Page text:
The primary clinical treatment for maladaptive fear is extinction?repeated exposure to a fearful stimulus in the absence of threat. Extinction does not permanently eliminate maladaptive fear. Extinguished fear resurfaces with the passage of time or if a new trauma is experienced. The transience of extinction suggests that it does not erase learned fear but, instead, establishes a new memory that competes with the fear memory for expression. To understand why fear returns, we must know more about the mechanisms controlling the retrieval or expression of extinction. Here we propose a highly novel approach to elucidate these mechanisms. Our proposal focuses on the dentate gyrus (DG), a region of the hippocampus that plays a critical role in acquisition of context fear memory?fear of a place in which an aversive experience occurred. We recently discovered that DG neural activity is also required for context fear extinction. Under this award, we will use using activity-dependent neural tagging, a technique that allows us to tag (and later manipulate) neural ensembles that are active during a behavioral experience, to investigate how neural ensembles in DG orchestrate the expression of fear and extinction memories. Our central hypothesis is that extinction causes DG to generate a new context representation, and activation of this extinction representation suppresses fear. Consistent with this hypothesis, our preliminary studies indicate (1) that fear learning and fear extinction activate distinct ensembles of ?fear neurons? and ?extinction neurons? in DG in mice, and (2) the activity of these ensembles modulates expression of fear and extinction. The proposed studies will leverage these findings to (1) test the hypothesis that the recovery of fear after extinction reflects changes in the activity of DG fear and extinction ensembles, (2) identify mechanisms through which these ensembles modulate fear, and (3) visualize the processing of fear and extinction memory in real-time using in vivo imaging with head-mounted miniature microscopes. We anticipate that the proposed research will uncover mechanisms controlling the expression of fear and extinction, reveal why fear recovers after extinction, and identify strategies for making extinction more durable.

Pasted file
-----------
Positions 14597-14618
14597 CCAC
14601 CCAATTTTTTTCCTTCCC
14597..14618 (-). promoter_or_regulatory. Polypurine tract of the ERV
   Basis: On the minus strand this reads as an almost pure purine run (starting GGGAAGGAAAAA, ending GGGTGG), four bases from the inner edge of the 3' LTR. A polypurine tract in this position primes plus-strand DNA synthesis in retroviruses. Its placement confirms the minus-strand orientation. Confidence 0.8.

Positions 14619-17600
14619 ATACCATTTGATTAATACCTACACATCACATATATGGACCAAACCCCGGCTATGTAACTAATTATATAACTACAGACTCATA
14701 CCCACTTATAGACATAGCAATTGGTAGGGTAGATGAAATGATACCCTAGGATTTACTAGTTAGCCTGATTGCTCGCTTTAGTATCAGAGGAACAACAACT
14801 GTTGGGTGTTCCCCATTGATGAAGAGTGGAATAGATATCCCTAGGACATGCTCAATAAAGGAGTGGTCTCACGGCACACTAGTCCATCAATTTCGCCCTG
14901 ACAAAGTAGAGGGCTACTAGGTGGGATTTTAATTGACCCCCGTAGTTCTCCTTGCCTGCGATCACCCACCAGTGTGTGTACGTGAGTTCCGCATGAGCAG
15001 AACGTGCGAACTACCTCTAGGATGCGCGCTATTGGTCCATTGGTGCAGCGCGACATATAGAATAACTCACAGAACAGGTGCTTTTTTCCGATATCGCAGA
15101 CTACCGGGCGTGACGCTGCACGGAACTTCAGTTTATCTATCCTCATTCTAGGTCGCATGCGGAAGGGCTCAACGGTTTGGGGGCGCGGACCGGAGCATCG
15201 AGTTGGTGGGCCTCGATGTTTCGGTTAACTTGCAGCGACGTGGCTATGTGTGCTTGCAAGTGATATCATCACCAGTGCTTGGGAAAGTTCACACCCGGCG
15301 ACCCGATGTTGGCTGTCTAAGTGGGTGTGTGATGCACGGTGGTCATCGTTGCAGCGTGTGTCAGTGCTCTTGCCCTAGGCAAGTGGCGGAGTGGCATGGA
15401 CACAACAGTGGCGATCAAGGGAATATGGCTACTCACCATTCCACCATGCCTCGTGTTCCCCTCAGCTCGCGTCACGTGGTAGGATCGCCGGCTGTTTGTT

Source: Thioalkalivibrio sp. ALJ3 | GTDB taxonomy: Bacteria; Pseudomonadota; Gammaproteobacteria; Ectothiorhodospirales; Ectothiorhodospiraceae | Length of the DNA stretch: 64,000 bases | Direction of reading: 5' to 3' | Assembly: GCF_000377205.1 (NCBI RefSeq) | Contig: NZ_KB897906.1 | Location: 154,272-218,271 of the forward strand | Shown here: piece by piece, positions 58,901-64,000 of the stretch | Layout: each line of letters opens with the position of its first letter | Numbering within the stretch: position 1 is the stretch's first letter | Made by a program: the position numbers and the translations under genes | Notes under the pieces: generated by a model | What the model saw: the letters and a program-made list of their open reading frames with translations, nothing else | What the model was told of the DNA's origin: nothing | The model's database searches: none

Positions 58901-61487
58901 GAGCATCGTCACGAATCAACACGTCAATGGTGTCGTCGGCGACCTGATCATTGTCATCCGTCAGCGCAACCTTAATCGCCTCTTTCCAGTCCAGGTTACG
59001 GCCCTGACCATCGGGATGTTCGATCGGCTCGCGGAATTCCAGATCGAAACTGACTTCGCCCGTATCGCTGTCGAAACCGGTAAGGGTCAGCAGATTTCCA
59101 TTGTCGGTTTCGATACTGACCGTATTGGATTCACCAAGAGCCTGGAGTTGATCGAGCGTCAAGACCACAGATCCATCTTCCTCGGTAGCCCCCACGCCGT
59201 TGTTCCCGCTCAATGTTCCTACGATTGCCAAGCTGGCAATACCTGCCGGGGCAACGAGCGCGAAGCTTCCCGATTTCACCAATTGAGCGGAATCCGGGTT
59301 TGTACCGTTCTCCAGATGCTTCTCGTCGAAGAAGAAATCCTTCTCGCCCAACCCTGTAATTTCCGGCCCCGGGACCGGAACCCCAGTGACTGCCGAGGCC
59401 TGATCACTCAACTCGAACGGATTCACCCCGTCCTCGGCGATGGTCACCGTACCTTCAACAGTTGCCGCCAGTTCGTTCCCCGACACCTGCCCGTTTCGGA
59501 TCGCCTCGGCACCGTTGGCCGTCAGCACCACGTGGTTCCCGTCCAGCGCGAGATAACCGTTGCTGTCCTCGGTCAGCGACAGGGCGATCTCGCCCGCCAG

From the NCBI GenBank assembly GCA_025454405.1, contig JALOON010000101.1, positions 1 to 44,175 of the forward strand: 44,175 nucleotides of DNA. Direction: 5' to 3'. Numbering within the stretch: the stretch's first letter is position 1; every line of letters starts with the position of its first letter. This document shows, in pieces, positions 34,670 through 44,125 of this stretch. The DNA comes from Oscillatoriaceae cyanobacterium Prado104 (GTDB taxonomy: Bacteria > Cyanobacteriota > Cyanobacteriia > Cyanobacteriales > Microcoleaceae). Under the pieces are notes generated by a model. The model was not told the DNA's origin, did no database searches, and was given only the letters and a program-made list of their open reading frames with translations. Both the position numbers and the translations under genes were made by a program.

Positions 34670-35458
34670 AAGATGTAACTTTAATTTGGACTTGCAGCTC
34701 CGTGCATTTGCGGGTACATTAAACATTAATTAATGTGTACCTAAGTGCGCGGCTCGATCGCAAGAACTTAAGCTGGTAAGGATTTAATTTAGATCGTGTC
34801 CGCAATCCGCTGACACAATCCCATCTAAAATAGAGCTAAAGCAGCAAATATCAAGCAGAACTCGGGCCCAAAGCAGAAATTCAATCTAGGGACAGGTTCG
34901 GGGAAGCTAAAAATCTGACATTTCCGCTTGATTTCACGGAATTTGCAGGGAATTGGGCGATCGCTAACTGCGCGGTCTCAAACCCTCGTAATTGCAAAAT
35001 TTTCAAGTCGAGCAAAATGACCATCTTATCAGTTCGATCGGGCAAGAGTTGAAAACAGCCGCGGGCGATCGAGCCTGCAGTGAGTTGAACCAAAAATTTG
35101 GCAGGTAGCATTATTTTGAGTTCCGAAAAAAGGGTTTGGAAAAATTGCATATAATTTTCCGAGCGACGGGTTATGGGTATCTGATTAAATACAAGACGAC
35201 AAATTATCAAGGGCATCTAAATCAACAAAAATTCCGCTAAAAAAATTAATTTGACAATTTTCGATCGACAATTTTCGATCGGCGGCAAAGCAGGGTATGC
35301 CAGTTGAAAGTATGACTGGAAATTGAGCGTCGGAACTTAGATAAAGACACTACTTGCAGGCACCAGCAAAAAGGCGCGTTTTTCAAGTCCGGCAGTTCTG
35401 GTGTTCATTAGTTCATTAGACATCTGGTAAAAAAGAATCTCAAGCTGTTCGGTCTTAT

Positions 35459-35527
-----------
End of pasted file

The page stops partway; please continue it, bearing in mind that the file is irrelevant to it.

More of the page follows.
In the clinic, the most effective method for suppressing pathological fear is extinction training, a form of exposure therapy in which repeated presentations of a fearful stimulus in the absence of threat gradually reduce fear. Unfortunately, extinction does not permanently suppress learned fear. The proposed experiments are aimed at understanding why fear returns after extinction. We will use innovative imaging and gain-of- function experiments to determine how activity in the hippocampus modulates fear and reveal how changes in hippocampal mechanisms contribute to the recovery of extinguished fear.